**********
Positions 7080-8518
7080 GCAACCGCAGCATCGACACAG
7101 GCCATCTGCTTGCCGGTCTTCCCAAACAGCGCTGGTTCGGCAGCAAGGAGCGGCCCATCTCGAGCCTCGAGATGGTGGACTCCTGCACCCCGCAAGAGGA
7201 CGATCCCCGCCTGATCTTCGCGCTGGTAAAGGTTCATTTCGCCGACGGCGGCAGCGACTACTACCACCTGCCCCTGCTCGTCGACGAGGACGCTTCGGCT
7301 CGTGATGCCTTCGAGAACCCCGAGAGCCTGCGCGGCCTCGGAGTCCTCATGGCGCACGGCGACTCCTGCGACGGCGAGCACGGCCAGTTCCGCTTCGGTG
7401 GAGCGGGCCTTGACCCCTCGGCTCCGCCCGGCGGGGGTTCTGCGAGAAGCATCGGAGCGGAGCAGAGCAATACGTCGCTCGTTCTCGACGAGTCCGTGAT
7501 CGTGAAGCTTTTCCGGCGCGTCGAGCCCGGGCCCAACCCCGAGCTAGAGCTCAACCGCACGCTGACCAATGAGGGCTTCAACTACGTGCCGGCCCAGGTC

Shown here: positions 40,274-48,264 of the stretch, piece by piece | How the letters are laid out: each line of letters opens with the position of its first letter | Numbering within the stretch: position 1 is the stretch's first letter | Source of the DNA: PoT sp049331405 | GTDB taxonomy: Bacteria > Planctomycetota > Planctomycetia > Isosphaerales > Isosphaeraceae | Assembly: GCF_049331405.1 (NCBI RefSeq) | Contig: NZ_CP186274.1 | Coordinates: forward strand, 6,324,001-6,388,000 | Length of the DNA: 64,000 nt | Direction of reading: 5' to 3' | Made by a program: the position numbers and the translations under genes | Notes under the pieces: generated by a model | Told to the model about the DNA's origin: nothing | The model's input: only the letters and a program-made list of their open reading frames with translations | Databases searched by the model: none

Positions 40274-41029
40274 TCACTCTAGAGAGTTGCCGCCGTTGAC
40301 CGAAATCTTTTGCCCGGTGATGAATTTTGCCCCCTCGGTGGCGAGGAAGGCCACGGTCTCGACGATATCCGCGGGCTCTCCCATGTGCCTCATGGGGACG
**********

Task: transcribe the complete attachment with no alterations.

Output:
Positions 7080-8518
7080 GCAACCGCAGCATCGACACAG
7101 GCCATCTGCTTGCCGGTCTTCCCAAACAGCGCTGGTTCGGCAGCAAGGAGCGGCCCATCTCGAGCCTCGAGATGGTGGACTCCTGCACCCCGCAAGAGGA
7201 CGATCCCCGCCTGATCTTCGCGCTGGTAAAGGTTCATTTCGCCGACGGCGGCAGCGACTACTACCACCTGCCCCTGCTCGTCGACGAGGACGCTTCGGCT
7301 CGTGATGCCTTCGAGAACCCCGAGAGCCTGCGCGGCCTCGGAGTCCTCATGGCGCACGGCGACTCCTGCGACGGCGAGCACGGCCAGTTCCGCTTCGGTG
7401 GAGCGGGCCTTGACCCCTCGGCTCCGCCCGGCGGGGGTTCTGCGAGAAGCATCGGAGCGGAGCAGAGCAATACGTCGCTCGTTCTCGACGAGTCCGTGAT
7501 CGTGAAGCTTTTCCGGCGCGTCGAGCCCGGGCCCAACCCCGAGCTAGAGCTCAACCGCACGCTGACCAATGAGGGCTTCAACTACGTGCCGGCCCAGGTC

Shown here: positions 40,274-48,264 of the stretch, piece by piece | How the letters are laid out: each line of letters opens with the position of its first letter | Numbering within the stretch: position 1 is the stretch's first letter | Source of the DNA: PoT sp049331405 | GTDB taxonomy: Bacteria > Planctomycetota > Planctomycetia > Isosphaerales > Isosphaeraceae | Assembly: GCF_049331405.1 (NCBI RefSeq) | Contig: NZ_CP186274.1 | Coordinates: forward strand, 6,324,001-6,388,000 | Length of the DNA: 64,000 nt | Direction of reading: 5' to 3' | Made by a program: the position numbers and the translations under genes | Notes under the pieces: generated by a model | Told to the model about the DNA's origin: nothing | The model's input: only the letters and a program-made list of their open reading frames with translations | Databases searched by the model: none

Positions 40274-41029
40274 TCACTCTAGAGAGTTGCCGCCGTTGAC
40301 CGAAATCTTTTGCCCGGTGATGAATTTTGCCCCCTCGGTGGCGAGGAAGGCCACGGTCTCGACGATATCCGCGGGCTCTCCCATGTGCCTCATGGGGACG